So there’s tension.

On one hand, we love each other. We want to get married, not because of sex or society or peer pressure. We want to get married because we’re partners.


Sometimes I allow this normal, natural, and healthy desire to marry turn into the god that I used to worship.

I believe that marrying my boyfriend eventually would be a logical move on my part. However, we’re not ready to get married now. There are things that I need to accomplish while I’m single (college, learning to take care of myself like an adult, etc.) so that after marriage, I can continue working toward my goals. Marriage is neither the beginning nor the end of the plans that I have for my life.

Yet, sometimes that sneaky false god tries to convince me that it is. It’s always trying to convince me that marriage is THE goal. The “happy ever after.”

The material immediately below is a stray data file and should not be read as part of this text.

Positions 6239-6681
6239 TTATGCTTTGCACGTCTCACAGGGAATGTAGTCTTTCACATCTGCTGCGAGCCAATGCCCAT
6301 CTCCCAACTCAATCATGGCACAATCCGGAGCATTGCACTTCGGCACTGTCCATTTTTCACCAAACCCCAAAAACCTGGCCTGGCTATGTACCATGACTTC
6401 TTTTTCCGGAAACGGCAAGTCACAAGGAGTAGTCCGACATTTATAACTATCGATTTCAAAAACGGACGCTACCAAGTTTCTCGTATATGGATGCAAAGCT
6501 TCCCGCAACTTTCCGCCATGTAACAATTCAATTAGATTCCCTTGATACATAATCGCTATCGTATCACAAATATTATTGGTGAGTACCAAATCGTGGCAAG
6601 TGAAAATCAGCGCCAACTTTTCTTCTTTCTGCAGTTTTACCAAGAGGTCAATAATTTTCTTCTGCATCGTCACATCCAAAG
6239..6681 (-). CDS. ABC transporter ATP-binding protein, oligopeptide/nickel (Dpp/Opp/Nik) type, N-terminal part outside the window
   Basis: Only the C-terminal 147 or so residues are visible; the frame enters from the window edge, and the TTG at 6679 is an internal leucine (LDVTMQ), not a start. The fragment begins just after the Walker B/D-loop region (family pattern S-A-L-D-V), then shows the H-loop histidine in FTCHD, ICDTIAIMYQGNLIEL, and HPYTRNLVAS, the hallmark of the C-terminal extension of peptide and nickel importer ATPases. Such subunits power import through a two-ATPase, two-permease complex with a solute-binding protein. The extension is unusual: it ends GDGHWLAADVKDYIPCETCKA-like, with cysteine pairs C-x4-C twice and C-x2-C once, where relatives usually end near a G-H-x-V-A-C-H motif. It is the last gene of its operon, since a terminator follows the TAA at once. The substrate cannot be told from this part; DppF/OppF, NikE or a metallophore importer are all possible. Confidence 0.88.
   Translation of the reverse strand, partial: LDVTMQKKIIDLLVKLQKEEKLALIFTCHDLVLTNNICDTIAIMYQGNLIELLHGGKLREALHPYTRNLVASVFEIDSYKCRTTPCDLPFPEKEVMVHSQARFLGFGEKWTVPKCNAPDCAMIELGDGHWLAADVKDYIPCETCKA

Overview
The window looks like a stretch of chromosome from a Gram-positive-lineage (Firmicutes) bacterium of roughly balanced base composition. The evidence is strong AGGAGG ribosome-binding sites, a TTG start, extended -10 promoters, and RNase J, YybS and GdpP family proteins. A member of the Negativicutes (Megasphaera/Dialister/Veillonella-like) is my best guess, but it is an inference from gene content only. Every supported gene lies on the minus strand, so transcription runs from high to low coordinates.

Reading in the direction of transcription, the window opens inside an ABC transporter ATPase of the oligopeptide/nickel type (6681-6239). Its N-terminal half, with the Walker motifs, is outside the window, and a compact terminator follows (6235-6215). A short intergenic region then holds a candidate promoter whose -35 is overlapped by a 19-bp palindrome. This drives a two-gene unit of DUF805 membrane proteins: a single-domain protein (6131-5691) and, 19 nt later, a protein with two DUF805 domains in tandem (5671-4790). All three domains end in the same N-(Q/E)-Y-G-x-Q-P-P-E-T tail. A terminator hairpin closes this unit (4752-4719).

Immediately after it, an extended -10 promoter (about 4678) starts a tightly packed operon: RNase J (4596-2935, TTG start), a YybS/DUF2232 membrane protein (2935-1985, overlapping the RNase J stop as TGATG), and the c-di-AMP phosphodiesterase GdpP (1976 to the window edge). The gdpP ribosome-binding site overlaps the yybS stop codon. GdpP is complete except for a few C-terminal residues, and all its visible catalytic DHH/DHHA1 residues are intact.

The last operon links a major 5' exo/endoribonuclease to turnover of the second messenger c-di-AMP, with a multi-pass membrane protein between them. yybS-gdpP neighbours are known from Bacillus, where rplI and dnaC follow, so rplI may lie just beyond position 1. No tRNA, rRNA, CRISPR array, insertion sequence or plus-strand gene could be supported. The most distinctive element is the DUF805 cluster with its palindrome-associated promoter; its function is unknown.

Sometimes I have to knock the idea of marriage off the pedestal and remind myself that there is more to life.

Also, I still have a tendency to believe marriage’s false promise to fix all of my problems. I have problems. You don’t survive sexual abuse and an abusive relationship without some baggage. I’m glad life isn’t an airport and I don’t have to pay fees for every extra bag because I’d be broke.

I’m constantly trying to lessen that load, though. I go to counseling. I work on stress management. I try to control my cognitive processes and I try to find healthy ways to deal with the pain.

But it’s hard. It’s really damn hard.

I want a quick fix. I want something that will make everything better.

And the god of marriage wants me to believe that marriage is that quick fix.

It says,